Will My Bankruptcy Trustee Garnish My Wages?

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Category: Bankruptcy FAQ | Leave a comment

Bankruptcy does require than you make monthly payments which are part of the cost of declaring bankruptcy in Ontario. You will make arrangements with your bankruptcy trustee about how often you will make these payments (monthly, bi-weekly etc.) so that it fits in your budget. In a consumer proposal your payments will be determined by the agreement you make with your creditors.

Different trustees use different payment methods however in general you make your payments during the term of your bankruptcy or proposal like you would any other bill payment. You may send post-dated cheques or make other automated payment arrangements.

What happens however if you stop paying?

missed payments in bankruptcy

Missing Payments in A Personal Bankruptcy

Generally speaking if you have just missed a bankruptcy payment, your first step should be to contact your bankruptcy trustee. They will usually make arrangements for you to catch up this payment and continue forward.

If a bankrupt person continues to miss payments, the trustee has the power to apply to court for a garnishee of the bankrupt person’s wages, but will only do so in extreme circumstances where the bankrupt person refuses to co-operate in making the payments that are required.

A garnishee is just one of the many tools a trustee has available to ensure the bankrupt person is meeting his or her payment obligations to be discharged from bankruptcy.

One of the required payments in a bankruptcy is called surplus income. If surplus income payments cannot be completed for valid financial reasons, the government can “mediate” to allow for more time to pay this surplus income.  If a mediation agreement can’t be reached, the courts can further provide for a conditional order of discharge for the payments to be completed over time.  The means, the person is not discharged from bankruptcy until the payments are complete.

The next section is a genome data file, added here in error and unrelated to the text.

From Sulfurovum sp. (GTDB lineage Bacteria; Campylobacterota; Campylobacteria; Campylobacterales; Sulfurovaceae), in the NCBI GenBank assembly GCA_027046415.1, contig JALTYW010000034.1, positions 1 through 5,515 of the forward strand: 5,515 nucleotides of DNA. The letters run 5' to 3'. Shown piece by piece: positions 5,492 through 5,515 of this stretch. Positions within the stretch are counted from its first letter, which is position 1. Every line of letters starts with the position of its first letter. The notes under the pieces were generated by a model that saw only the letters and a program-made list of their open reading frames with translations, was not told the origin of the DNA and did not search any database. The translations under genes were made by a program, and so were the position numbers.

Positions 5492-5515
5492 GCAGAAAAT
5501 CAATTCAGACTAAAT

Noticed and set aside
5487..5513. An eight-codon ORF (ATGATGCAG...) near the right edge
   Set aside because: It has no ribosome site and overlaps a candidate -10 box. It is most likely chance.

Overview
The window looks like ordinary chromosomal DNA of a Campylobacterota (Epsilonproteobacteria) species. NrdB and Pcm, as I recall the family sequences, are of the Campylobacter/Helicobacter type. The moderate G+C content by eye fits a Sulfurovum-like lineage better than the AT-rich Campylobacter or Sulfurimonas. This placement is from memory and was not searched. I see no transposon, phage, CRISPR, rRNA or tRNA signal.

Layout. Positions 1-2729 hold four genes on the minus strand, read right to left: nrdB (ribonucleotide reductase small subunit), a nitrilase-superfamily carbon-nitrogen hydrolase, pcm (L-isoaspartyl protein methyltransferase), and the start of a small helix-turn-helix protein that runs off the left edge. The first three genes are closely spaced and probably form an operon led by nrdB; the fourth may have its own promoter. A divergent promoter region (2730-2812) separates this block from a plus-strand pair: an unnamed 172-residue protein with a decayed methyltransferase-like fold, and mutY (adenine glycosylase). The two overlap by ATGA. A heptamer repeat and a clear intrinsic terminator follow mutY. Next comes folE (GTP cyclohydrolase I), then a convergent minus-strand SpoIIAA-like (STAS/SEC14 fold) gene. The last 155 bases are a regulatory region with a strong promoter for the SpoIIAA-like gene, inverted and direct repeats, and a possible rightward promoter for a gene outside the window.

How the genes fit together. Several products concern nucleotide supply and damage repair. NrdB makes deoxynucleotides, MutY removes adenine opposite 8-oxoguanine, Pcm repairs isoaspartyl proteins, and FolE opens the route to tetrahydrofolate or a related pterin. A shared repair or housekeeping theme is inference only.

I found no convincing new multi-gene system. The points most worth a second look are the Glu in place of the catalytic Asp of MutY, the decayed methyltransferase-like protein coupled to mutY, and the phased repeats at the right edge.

Missed Payments in A Consumer Proposal

A consumer proposal typically lasts a lot longer than a bankruptcy and so it is not unusual for circumstances to change or for you to run short a particular period and find you are having difficulty keeping up with your monthly consumer proposal payments.

Under consumer proposal legislation you are permitted to miss, or defer, a maximum of two payments. You will still have to make up these payments however there is no implications for falling behind or rescheduling two proposal payments.  Miss more than two however and you are looking at significant consequences.

If you miss a third payment, on the day after the third payment becomes due, your consumer proposal is automatically annulled.  Technically they call it ‘deemed annullment’ but the effect is that your consumer proposal is cancelled.  You no longer have a deal with your creditors and you lose the protection of the Bankruptcy and Insolvency Act.

If you find your financial situation has deteriorated during your proposal term, you should contact your trustee immediately. You should talk to them about what options you have including:

  • reschedule your two missed payments and then get back on track. You can even add the two missed payments to the end of your term which can give you the temporary relief you need.
  • file an Amendment to your proposal with the help of your trustee. In effect you go back to your creditors to renegotiate your payment terms. Your creditors will have to agree but given the alternative they often do.
  • you can choose to file bankruptcy while in a consumer proposal which will allow you to continue to receive protection from creditor actions.
  • you could choose to miss your third payment, allow the proposal to be annulled. You then can deal with your creditors on their terms. You are restricted from filing a second consumer proposal on these debts.

In short, if you think you are ever going to miss a payment, either in a bankruptcy or consumer proposal, your best option is to discuss your situation with your bankruptcy trustee.

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